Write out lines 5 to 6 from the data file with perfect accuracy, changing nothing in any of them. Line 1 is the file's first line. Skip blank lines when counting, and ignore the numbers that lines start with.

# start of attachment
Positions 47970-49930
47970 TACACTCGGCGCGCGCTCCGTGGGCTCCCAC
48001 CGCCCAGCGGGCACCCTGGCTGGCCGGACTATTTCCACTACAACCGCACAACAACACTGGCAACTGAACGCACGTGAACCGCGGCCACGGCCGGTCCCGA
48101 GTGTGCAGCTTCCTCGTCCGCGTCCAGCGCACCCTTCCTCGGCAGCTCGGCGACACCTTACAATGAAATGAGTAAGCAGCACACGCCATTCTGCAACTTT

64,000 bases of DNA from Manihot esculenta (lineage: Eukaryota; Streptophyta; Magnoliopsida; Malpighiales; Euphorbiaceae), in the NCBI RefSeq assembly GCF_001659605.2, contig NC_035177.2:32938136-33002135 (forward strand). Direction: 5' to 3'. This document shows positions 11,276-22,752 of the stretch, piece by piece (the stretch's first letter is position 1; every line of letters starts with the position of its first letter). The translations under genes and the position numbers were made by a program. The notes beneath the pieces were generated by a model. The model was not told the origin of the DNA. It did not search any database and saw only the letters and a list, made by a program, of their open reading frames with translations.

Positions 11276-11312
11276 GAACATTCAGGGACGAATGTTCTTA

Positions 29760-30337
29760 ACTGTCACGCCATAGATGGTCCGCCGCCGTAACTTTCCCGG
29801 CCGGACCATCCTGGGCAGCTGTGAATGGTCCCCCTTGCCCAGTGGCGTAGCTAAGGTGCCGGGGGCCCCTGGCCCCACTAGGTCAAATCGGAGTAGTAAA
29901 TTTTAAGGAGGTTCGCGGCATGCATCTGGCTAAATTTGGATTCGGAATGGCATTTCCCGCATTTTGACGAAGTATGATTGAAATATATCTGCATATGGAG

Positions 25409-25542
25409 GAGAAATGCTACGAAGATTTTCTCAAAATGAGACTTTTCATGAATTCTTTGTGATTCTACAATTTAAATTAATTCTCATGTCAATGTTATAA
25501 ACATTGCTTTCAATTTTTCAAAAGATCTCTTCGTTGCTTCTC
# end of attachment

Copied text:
64,000 bases of DNA from Manihot esculenta (lineage: Eukaryota; Streptophyta; Magnoliopsida; Malpighiales; Euphorbiaceae), in the NCBI RefSeq assembly GCF_001659605.2, contig NC_035177.2:32938136-33002135 (forward strand). Direction: 5' to 3'. This document shows positions 11,276-22,752 of the stretch, piece by piece (the stretch's first letter is position 1; every line of letters starts with the position of its first letter). The translations under genes and the position numbers were made by a program. The notes beneath the pieces were generated by a model. The model was not told the origin of the DNA. It did not search any database and saw only the letters and a list, made by a program, of their open reading frames with translations.

Positions 11276-11312